There are a ton of challenges that come hand-in-hand with employing a team of staff…

  • Ensuring that productivity is high and that you’re getting a good return on your staffing investment
  • Keeping up to date with performance reviews
  • Staying on the right side of employment legislation
  • And the tricky question of whether you should accept that friend request that you just received on Facebook from your team member.......

Granted, in the grand scheme of things, this is hardly the kind of challenge that should keep you awake at night. But as we move into a heavily digital era that relies more and more on technology to connect and communicate, it’s a day-to-day issue that a lot of leaders are likely to face at some point or another.

There's Currently No Legal Precedent
First of all, it’s worth noting that there are no hard and fast rules here. There are no laws that exist that tell you that you can’t have your staff on your friends list, and there are none that say that you should welcome them into your digital world with open arms.

It's A Leadership Decision Only You Can Make
For every leader that tells you that it’s a bad idea that you should definitely avoid at all costs, for a whole host of legitimate reasons, there’s another that has done the opposite very successfully, and will tell you why that it’s an approach that you should take too. Ultimately, the decision comes down to you. Your business. Your friend list. Your rules.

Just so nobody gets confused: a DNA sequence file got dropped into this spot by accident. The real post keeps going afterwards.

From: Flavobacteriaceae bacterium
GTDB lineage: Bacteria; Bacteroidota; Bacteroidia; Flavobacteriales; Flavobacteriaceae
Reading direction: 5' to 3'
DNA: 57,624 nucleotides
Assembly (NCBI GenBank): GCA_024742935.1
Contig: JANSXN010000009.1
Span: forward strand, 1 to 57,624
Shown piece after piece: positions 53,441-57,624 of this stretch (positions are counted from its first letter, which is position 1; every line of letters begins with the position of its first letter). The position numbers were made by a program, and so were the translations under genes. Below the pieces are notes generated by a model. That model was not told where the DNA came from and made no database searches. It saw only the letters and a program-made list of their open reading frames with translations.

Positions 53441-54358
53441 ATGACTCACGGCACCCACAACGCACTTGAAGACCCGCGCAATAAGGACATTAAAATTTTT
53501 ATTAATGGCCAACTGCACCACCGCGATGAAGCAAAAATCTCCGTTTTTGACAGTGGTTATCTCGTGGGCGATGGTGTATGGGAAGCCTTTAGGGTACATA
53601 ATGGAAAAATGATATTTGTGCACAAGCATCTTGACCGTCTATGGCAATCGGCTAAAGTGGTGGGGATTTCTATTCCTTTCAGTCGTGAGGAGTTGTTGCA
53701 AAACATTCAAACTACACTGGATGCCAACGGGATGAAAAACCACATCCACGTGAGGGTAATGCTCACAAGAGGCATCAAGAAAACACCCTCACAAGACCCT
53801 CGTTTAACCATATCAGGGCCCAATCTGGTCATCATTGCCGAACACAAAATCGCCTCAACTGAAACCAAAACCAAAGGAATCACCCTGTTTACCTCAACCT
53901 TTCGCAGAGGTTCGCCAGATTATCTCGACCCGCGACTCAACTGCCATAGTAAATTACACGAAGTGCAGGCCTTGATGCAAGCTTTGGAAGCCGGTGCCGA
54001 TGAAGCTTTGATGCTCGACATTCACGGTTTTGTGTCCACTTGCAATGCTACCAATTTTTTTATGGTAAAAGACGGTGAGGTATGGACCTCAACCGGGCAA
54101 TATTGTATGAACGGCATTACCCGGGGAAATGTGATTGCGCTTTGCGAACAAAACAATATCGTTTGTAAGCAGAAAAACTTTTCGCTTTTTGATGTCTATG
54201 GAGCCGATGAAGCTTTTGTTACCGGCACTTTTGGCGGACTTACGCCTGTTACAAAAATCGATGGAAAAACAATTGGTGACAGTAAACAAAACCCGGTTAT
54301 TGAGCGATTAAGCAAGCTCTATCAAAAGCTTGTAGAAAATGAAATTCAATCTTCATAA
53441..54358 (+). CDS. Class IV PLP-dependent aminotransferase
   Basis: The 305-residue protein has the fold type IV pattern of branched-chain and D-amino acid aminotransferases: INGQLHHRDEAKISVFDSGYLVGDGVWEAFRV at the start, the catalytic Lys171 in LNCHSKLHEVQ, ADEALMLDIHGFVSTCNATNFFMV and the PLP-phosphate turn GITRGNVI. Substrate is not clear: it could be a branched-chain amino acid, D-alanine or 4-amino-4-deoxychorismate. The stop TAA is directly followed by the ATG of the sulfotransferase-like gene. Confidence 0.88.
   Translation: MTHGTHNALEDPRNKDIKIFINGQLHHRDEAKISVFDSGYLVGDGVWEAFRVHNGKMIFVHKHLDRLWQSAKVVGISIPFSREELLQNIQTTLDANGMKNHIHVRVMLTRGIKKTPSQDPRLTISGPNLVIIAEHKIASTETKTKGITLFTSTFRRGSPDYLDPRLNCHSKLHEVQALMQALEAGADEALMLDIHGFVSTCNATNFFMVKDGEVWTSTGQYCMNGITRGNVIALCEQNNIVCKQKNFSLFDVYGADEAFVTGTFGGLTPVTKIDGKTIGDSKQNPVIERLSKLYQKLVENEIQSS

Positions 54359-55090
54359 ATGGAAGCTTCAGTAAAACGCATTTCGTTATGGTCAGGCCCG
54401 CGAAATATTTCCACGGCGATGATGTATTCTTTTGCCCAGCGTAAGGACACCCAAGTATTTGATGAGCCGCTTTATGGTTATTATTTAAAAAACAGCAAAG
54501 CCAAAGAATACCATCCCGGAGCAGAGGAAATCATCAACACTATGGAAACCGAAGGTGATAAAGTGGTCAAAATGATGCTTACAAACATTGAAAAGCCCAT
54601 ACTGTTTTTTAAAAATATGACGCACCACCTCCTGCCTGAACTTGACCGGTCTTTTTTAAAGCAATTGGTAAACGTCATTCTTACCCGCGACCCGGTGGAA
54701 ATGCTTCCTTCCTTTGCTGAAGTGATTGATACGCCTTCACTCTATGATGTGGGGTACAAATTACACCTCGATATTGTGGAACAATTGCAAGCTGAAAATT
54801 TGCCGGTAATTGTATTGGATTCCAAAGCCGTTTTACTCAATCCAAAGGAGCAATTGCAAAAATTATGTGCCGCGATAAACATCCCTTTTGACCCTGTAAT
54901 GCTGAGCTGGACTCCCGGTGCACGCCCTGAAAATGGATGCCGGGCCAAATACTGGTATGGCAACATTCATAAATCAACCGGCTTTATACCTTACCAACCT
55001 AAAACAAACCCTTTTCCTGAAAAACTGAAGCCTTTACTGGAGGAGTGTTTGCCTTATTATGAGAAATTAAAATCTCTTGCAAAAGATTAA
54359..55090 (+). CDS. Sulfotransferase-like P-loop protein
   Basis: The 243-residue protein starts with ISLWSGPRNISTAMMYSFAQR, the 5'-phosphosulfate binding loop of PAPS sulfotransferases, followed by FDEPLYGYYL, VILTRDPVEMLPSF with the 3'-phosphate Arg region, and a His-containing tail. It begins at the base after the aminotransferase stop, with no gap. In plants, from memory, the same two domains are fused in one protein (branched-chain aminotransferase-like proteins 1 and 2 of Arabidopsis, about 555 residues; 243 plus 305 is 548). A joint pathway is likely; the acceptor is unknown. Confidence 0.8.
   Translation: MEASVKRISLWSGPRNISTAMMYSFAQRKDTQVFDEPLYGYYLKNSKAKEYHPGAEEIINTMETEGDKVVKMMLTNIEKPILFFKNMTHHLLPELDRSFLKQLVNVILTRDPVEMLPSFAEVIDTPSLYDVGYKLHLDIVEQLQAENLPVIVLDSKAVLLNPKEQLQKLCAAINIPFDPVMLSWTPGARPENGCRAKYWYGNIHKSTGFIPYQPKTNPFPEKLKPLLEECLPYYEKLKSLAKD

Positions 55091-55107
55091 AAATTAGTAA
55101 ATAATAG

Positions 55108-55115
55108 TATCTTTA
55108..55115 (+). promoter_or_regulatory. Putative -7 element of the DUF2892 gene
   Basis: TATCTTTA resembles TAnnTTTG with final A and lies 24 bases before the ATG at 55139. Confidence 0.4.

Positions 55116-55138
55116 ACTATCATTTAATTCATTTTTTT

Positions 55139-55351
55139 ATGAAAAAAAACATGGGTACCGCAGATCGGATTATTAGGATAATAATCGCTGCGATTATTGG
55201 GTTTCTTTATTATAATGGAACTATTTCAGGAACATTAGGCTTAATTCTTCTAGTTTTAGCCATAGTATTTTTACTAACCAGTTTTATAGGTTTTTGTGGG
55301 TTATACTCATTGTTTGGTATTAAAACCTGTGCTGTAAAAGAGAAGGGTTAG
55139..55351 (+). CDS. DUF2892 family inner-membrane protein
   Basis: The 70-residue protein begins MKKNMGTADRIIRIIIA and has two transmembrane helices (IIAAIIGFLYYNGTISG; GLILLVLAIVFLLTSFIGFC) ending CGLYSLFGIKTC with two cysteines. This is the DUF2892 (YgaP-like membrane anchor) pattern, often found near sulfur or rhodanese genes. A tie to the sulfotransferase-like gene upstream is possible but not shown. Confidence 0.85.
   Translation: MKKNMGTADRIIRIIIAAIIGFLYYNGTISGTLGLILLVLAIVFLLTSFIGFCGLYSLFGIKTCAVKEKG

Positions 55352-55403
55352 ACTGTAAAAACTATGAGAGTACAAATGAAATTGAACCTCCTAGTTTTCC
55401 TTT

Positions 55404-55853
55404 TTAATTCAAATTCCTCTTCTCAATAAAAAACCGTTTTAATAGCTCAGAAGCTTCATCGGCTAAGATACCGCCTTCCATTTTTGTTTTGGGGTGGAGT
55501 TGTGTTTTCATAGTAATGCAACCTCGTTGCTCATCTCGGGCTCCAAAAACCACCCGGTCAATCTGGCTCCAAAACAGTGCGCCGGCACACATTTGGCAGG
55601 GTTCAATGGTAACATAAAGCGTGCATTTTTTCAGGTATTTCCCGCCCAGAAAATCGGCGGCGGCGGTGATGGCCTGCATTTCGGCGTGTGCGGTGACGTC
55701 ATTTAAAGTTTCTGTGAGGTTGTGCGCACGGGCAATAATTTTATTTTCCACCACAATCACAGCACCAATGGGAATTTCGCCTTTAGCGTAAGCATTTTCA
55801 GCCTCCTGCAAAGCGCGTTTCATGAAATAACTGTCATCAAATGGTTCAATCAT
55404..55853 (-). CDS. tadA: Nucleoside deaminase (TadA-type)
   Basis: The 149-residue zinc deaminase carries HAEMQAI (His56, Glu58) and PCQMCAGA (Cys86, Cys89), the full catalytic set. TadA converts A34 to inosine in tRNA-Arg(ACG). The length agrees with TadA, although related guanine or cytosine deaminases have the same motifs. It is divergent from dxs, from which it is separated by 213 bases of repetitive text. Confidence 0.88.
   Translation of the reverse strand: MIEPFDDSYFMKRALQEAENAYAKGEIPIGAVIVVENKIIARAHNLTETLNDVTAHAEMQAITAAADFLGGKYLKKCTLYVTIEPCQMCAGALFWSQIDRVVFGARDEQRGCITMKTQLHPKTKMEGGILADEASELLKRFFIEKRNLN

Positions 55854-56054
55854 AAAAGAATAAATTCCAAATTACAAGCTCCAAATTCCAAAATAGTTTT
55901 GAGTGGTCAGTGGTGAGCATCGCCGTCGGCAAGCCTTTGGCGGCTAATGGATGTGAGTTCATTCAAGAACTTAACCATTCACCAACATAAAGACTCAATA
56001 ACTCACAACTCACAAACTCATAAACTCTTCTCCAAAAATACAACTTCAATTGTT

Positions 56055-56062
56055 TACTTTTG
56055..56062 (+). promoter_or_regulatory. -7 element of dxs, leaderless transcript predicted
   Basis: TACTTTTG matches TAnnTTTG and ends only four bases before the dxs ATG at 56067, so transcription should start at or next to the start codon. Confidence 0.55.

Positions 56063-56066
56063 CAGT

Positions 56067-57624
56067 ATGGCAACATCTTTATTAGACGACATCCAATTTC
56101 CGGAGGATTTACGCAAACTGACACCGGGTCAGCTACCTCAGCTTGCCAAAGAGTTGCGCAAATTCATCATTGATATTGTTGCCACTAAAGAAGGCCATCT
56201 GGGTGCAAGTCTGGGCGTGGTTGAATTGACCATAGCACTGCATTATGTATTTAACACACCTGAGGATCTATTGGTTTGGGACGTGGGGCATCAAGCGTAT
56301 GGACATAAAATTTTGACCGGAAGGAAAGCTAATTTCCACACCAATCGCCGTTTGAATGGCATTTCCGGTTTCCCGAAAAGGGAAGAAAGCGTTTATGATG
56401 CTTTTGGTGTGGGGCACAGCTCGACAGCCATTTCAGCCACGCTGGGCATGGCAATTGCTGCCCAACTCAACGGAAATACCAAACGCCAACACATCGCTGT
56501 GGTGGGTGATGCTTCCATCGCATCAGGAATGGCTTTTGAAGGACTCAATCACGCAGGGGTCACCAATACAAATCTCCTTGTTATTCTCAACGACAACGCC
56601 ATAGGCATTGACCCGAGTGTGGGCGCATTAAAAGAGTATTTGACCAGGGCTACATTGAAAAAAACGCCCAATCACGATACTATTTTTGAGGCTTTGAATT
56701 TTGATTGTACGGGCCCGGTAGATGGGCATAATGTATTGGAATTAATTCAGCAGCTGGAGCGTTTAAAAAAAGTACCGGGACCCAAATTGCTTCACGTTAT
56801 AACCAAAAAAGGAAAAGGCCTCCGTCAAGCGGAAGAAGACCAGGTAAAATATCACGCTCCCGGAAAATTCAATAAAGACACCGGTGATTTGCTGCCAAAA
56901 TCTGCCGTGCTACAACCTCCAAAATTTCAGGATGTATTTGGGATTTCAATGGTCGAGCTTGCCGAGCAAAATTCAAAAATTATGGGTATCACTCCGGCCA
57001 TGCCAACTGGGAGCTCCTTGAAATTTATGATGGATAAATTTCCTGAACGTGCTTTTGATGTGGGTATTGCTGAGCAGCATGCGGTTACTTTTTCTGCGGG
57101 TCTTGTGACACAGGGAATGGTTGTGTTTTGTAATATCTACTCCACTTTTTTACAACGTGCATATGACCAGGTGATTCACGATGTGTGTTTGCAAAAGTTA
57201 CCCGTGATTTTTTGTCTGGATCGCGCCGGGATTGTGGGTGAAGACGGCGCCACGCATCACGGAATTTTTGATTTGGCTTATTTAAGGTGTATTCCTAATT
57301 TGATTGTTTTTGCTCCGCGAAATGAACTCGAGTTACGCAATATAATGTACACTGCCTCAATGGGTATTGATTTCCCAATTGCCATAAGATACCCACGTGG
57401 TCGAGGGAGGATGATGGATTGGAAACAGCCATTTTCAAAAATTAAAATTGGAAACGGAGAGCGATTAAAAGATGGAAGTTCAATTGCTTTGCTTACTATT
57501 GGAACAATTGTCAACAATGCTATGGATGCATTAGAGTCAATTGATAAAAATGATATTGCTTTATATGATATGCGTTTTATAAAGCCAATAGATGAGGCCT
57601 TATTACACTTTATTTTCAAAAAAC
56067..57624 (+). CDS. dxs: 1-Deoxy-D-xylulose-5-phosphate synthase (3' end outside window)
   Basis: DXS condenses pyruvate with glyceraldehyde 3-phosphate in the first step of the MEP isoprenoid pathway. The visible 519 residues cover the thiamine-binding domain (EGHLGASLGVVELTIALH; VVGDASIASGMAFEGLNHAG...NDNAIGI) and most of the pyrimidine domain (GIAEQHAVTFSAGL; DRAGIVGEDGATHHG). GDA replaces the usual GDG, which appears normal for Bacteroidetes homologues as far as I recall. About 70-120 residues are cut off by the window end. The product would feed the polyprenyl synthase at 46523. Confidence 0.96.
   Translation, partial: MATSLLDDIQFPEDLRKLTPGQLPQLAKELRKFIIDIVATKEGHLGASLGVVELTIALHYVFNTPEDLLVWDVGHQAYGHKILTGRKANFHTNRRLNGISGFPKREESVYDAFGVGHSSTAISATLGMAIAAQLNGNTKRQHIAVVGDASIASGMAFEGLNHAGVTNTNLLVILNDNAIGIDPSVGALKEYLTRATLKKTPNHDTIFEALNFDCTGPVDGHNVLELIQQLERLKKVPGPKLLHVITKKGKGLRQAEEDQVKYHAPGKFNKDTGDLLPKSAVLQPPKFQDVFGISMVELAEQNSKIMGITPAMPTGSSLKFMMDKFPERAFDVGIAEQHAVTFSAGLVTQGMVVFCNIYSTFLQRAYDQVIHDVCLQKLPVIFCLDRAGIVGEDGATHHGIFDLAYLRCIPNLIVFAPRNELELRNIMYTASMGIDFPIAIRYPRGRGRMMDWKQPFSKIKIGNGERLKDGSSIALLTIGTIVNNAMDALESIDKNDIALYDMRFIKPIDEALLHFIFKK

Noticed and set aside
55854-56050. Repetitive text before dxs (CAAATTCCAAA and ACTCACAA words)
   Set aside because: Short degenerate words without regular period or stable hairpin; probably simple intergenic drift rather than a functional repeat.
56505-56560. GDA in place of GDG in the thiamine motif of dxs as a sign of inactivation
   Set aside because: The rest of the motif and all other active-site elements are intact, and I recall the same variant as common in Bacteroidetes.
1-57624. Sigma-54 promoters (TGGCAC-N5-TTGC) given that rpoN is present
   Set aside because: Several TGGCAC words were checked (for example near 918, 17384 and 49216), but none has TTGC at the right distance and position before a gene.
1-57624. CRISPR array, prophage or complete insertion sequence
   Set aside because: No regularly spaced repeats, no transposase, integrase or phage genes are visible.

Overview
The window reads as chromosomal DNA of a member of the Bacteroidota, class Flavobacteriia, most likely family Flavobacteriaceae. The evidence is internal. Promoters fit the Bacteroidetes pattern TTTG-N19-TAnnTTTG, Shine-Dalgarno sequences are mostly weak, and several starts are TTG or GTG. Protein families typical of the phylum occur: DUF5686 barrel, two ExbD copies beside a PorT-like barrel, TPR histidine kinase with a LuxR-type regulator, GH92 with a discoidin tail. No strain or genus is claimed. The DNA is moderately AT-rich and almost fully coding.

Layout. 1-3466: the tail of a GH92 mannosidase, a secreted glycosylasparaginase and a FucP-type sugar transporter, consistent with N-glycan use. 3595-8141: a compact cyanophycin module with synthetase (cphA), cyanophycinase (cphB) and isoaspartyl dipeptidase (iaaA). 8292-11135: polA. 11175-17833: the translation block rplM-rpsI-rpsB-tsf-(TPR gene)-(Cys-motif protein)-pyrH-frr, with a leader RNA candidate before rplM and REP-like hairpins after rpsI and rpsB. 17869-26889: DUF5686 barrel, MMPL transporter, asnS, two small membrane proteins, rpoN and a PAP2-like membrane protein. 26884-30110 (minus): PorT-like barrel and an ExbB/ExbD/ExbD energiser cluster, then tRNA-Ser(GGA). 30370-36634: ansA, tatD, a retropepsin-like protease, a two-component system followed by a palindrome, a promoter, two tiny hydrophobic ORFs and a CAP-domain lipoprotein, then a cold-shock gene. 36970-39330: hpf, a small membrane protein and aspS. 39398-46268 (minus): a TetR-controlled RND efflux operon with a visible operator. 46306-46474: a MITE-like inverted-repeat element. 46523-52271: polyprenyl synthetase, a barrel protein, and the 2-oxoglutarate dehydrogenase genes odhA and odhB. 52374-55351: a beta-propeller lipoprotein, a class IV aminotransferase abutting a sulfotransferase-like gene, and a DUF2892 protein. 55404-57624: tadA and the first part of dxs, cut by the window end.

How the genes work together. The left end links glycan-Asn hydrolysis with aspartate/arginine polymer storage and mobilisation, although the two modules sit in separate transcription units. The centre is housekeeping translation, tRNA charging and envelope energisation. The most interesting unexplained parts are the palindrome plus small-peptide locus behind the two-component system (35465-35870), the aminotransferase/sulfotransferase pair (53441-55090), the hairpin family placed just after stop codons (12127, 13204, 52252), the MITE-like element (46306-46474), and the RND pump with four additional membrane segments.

But there are a few important considerations to think through…

Seeing Their Personal Information On Facebook Could Complicate Disciplinary Proceedings

When you’re connected with an employee on social media, you’re likely to find out more about them. How they like to spend their weekends. What they eat for dinner. And possibly even more contentious factors such as their religious beliefs and political affiliations. If problems occur further down the line at work, and they’re dealt with in accordance with disciplinary proceedings, then there’s a chance that it could be claimed that it was because of the information shared on Facebook.

You Could Be Accused of Favouring Some Employees Over Others

If you’re friends with certain employees and not others, this could lead to accusations of favouritism. Equally, you can’t force your staff to be connected with you outside of work, and there are probably people on your team who can think of nothing worse than receiving a friend request from you. If they prefer to keep their personal lives private, then you’ve put them in a very awkward situation.

Never Use A Social Platform To Communicate About Work-Related Matters

Respect your employees’ spare time, don’t blur the lines between work and play, and keep the confidentiality of office issues in mind.


For help on leadership, employee relations or any other HR issue, get in touch today for a no-obligation chat about your HR needs. Call us on 0203 627 7048 or drop us a line at hello@thehrhub.co.uk

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